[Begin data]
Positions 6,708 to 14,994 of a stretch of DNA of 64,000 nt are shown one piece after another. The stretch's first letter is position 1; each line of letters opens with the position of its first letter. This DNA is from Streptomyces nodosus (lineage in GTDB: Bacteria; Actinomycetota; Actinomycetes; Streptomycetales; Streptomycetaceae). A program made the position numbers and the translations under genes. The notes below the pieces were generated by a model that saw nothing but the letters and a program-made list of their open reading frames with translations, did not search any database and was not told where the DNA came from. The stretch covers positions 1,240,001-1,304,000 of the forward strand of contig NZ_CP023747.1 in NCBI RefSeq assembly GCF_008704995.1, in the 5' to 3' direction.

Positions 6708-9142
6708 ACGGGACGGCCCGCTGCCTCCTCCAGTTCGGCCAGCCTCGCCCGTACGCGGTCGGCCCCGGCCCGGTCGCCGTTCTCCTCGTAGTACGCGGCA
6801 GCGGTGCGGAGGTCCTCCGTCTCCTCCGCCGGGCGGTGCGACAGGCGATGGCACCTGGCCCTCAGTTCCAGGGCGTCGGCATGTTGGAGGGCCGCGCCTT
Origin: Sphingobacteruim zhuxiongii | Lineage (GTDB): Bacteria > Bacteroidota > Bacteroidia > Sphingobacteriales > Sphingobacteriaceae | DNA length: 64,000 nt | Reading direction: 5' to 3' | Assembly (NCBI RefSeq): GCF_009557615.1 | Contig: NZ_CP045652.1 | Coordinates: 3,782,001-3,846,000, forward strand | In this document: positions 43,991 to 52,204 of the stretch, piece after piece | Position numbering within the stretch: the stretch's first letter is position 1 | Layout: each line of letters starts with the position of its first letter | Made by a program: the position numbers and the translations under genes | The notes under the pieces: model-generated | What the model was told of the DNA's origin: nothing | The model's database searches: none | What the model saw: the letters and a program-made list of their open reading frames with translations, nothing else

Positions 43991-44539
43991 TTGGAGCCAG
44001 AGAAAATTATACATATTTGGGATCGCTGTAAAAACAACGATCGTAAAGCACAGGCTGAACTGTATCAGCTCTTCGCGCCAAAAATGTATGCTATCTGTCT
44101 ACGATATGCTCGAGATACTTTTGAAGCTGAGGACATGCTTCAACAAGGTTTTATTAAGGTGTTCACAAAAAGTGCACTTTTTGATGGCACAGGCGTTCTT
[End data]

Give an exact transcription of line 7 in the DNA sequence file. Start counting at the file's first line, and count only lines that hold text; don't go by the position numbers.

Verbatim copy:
43991 TTGGAGCCAG